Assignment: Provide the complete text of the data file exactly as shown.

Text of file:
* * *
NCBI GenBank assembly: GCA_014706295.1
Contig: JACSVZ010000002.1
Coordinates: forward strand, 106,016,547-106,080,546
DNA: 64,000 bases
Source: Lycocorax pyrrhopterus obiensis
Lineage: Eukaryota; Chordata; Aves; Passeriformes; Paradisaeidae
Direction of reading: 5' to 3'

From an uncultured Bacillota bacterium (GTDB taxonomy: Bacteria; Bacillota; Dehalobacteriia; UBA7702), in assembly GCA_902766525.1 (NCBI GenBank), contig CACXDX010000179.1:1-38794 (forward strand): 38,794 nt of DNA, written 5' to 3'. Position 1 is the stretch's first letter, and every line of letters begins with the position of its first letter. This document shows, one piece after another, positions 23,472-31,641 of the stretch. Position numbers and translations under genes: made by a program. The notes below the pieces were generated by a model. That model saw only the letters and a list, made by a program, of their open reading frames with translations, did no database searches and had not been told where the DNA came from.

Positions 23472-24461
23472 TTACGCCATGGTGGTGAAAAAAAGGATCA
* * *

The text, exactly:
NCBI GenBank assembly: GCA_014706295.1
Contig: JACSVZ010000002.1
Coordinates: forward strand, 106,016,547-106,080,546
DNA: 64,000 bases
Source: Lycocorax pyrrhopterus obiensis
Lineage: Eukaryota; Chordata; Aves; Passeriformes; Paradisaeidae
Direction of reading: 5' to 3'

From an uncultured Bacillota bacterium (GTDB taxonomy: Bacteria; Bacillota; Dehalobacteriia; UBA7702), in assembly GCA_902766525.1 (NCBI GenBank), contig CACXDX010000179.1:1-38794 (forward strand): 38,794 nt of DNA, written 5' to 3'. Position 1 is the stretch's first letter, and every line of letters begins with the position of its first letter. This document shows, one piece after another, positions 23,472-31,641 of the stretch. Position numbers and translations under genes: made by a program. The notes below the pieces were generated by a model. That model saw only the letters and a list, made by a program, of their open reading frames with translations, did no database searches and had not been told where the DNA came from.

Positions 23472-24461
23472 TTACGCCATGGTGGTGAAAAAAAGGATCA